“Food, water, cots, toilet kits, tarps and temporary shelter resources are a part of that request,” Torres said.
The CNMI Office of Homeland Security and Emergency Management will be opening public areas for drive-by food distribution.
Assessments are ongoing regarding the time frame for water and power restoration.
Water restoration is a power issue, and that will be prioritized, the government said.
Yutu is the strongest storm on record to ever hit U.S. soil and tied for the most powerful storm on earth in 2018, according to the National Oceanic and Atmospheric Administration.
Across Guam, donation drives are activated to help families on Saipan and Tinian recover from Yutu.
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‘Worst of all’
Yutu displaced hundreds of residents. Across Saipan and Tinian, neighborhoods were flattened and even concrete buildings were damaged.
“Seeing our home totally damaged is a shock, and we can’t believe it’s gone now,” said Saipan resident Tess Matson, who, along with her husband and youngest daughter hunkered down in a room on the first floor of the two-story house after ferocious winds ripped the roofs and walls, early Thursday morning.
Recovery, she said, could take two to three months. Despite the damage to their homes and cars, Matson said she’s thankful her family is safe and alive.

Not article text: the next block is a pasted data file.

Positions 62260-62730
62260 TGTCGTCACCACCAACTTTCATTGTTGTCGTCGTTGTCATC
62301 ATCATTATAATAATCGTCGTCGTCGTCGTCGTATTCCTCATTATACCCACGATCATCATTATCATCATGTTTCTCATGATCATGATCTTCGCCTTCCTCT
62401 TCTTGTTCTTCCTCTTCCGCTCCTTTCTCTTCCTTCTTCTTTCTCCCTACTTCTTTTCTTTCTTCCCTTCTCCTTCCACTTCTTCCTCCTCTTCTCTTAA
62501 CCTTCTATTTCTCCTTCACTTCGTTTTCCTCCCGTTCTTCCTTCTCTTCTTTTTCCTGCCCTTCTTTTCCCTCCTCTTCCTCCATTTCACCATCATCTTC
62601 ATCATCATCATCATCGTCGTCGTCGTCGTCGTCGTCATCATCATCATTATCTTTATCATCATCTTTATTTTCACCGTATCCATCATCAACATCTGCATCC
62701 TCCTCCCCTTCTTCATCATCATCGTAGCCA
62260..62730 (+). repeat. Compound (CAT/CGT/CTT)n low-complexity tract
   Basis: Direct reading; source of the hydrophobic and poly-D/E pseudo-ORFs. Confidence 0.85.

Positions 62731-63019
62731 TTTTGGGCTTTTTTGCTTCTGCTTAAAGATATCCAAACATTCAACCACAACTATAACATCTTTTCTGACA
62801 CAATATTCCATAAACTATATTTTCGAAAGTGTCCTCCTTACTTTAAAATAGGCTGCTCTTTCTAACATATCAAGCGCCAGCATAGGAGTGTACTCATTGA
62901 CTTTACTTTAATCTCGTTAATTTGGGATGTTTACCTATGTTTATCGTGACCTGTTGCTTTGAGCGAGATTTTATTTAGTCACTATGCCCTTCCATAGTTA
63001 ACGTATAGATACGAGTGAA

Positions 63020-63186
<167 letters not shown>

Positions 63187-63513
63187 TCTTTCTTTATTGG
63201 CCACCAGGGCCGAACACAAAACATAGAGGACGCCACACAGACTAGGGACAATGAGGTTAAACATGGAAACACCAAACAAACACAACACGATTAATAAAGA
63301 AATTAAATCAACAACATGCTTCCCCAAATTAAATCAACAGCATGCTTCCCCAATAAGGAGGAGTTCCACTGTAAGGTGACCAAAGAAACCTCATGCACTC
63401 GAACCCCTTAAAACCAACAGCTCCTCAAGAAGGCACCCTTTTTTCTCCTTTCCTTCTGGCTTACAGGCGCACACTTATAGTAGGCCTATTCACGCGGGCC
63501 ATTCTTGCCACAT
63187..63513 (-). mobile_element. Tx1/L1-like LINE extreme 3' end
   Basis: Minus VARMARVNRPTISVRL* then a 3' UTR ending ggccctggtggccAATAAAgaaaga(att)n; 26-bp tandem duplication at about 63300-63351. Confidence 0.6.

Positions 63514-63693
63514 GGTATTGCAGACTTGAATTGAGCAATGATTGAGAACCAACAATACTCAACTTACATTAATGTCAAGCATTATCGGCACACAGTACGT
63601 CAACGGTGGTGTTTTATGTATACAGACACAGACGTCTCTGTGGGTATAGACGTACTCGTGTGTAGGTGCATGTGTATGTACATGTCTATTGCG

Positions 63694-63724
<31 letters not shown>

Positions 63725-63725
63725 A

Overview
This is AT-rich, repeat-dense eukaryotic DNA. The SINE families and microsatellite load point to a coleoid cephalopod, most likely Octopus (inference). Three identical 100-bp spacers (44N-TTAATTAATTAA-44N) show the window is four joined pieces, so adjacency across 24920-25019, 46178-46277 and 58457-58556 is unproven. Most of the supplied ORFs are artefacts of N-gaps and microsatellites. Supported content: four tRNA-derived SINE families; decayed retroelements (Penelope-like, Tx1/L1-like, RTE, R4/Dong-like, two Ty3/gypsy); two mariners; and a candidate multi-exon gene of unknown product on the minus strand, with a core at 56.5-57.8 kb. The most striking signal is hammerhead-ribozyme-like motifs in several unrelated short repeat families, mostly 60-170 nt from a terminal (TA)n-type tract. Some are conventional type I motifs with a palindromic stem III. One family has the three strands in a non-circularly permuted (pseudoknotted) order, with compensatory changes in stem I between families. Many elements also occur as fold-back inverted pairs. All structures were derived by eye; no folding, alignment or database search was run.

Attorney Jane Mack said she weathered typhoons since moving to Saipan in 1984, but Yutu was the most destructive she’s ever seen.
“My ceilings fell in, so now I have exposed electrical and roof beams. There’s a gaping hole and broken window in the living room. Everything got soaked,” she said.
Mack said she went through Super Typhoon Kim, but because it hit during the day, it didn’t seem as bad. Yutu’s closest approach was around 1:30 a.m. Thursday.
“This one was so loud that I could see lightning out of three sides of my house, but couldn’t hear thunder over the wind and rain,” she said.
Several Saipan and Tinian government departments and agencies have reported major and minor damage to public infrastructure and facilities.
No power, water
There were 200 to 300 downed power poles, 400 to 500 leaning power poles and a large number of downed transformers and conductors on Saipan and Tinian, according to individual preliminary assessments.
Torres said coordination between the CNMI and federal partners have already begun.
The CNMI requested FEMA send 700 to 800 power poles, transformers, and additional materials to begin power restoration.
Federal disaster assistance for Yutu is not available to CNMI residents until a major disaster declaration is requested by the governor and approved by the president, the CNMI governor’s office said.
The joint damage assessments are being coordinated between the CNMI Office of the Governor, FEMA, and the American Red Cross.
Commonwealth Utilities Corp. has also been in contact with the Guam Power Authority for assistance and resource sharing.
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Reporter Haidee Eugenio covers Guam’s Catholic church issues, government, business and more. Follow her on Twitter @haidee_eugenio. Follow Pacific Daily News on Facebook/GuamPDN and Instagram @guampdn.